Others commented:

During this class, our minds were freed. That is something that will always be with us, and, trust me, it can never be taken away.

The course was the only positive in this whole bad prison experience.

The class is what people need to want to learn and be better people. I know I am because of it.

Reports like these make it clear how much the thousands of students who have taken courses based on Shorris’ conception owe to him.


Serendipitious Discovery

Early in my freshman year at Stanford I began working at the Library. In those days the great collection of books in the stacks wasn’t open to the students. At the circulation desk I would receive the student request card, try to recall from the book’s call number what level it was on, head into the stacks, down the stairs, through the long and dark aisles, until I came to the right shelf, run my hand along the spine of the books, glancing from time to time at the titles, wishing I could stop to read one or two, scanning the Dewey Decimal numbers, collect the book if it was there, head back down the aisle, up the stairs and pass the book on to the staff to be checked out after stealing a glance at its introductory pages.

That sounds pretty tedious, but it wasn’t. I liked wandering around the shelves, always intrigued by the books that were stored there, the new topics and areas of study that I didn’t know existed, stopping every now and then to grab a book to bring upstairs to read until I had to head down again to fetch one. Eventually I became eligible for one of study the tables located on each floor of the stacks. There I could keep my textbooks and other volumes that I had checked out from the library and do my class work in a setting that is about as favorable as they come.

I spent most of my days and many nights at that table in the stacks of the Library. It was utterly peaceful there, no one else was around and I could come and go as I pleased. Since I was in the throes of academic discovery, it was the best of all possible places.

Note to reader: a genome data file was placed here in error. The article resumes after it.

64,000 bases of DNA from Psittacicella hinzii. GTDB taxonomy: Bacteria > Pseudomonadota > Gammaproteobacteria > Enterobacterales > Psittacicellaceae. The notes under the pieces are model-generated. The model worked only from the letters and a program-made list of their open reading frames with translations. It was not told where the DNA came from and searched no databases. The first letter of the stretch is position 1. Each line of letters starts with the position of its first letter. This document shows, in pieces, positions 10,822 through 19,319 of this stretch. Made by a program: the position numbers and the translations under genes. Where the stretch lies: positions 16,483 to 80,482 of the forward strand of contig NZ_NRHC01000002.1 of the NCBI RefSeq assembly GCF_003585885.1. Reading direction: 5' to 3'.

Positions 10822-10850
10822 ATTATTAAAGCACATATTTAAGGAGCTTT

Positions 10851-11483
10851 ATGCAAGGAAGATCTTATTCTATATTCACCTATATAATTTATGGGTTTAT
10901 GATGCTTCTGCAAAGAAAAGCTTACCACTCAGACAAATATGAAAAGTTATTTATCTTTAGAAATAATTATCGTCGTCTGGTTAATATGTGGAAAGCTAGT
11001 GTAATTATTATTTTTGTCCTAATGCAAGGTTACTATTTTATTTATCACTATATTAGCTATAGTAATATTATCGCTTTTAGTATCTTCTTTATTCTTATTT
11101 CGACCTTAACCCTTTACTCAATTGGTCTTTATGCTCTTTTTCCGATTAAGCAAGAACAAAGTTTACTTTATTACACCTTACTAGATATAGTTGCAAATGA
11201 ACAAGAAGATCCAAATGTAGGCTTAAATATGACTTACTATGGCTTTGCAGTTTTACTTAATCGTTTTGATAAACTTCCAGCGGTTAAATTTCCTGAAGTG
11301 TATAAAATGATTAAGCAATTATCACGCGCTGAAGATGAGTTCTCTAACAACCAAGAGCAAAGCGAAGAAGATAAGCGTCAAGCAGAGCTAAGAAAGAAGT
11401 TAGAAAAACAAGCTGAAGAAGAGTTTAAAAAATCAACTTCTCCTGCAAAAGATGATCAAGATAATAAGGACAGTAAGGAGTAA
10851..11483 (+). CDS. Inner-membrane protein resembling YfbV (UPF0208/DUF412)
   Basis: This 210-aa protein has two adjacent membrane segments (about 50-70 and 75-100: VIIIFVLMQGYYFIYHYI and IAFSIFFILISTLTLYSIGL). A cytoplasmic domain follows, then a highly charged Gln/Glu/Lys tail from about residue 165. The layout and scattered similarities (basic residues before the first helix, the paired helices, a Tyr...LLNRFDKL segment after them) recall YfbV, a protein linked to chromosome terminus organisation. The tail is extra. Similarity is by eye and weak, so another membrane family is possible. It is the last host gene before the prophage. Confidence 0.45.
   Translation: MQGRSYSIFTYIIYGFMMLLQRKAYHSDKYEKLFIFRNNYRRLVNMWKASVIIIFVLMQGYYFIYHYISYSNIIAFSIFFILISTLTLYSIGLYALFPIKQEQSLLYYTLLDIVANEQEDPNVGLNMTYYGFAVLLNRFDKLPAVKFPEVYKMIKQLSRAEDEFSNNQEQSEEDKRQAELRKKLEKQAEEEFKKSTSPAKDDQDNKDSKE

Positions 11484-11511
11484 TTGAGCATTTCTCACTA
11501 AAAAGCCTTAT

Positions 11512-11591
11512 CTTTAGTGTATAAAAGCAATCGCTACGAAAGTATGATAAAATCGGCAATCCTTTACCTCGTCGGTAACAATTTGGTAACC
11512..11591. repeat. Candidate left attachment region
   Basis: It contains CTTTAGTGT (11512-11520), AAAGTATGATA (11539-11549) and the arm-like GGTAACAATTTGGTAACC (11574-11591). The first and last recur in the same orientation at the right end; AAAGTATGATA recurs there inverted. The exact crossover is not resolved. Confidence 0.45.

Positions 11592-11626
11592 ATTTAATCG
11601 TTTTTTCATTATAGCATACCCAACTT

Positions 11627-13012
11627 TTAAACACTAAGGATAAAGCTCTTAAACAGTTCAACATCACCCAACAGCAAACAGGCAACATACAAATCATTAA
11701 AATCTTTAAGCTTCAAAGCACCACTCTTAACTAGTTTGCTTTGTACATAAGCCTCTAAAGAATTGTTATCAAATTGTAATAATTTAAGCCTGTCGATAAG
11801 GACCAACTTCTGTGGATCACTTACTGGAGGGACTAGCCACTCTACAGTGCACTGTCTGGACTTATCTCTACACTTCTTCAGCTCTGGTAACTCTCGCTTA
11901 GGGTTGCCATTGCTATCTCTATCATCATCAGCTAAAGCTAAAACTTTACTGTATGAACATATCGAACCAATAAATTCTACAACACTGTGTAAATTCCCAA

Every once in a while, I’d take a little “study break” to wander up and down the aisles, checking the titles of the books that caught my eye. This kind of exploration will no longer be possible in the new bookless library. There will no discovery of that unknown book that you subsequently found indispensable. Thomas Benton has recently described the importance of such moments in the process of doing research.

I remember one time I was writing about Edgar Allan Poe and phrenology when I found a box of ephemera—not catalogued in any detail—that included a pamphlet for a book by an early psychologist who analyzed Poe on the basis of daguerreotypes of the poet. I quickly found the book in another area of the same library, and discovered a sequence of pages that purported to show that Poe was suffering from a disorder that affected only one hemisphere of his brain and that revealed itself in the asymmetry of his face…that accidental discovery—the centerpiece of a subsequent article—would never have been made but for the serendipity and convenience of the stacks.

How often I recall a similar experience in my own research. I would go in search of a particular bound volume of a journal. Accidentally I’d pick out the wrong one and beginning scanning the pages, only to discover another article, perhaps even more important than the one I was searching for and that, in turn, led me on a path of further inquiry that would never had occurred if I was searching for the article online. Who has not had the pleasure of discovering such an article by thumbing through the journals of their discipline?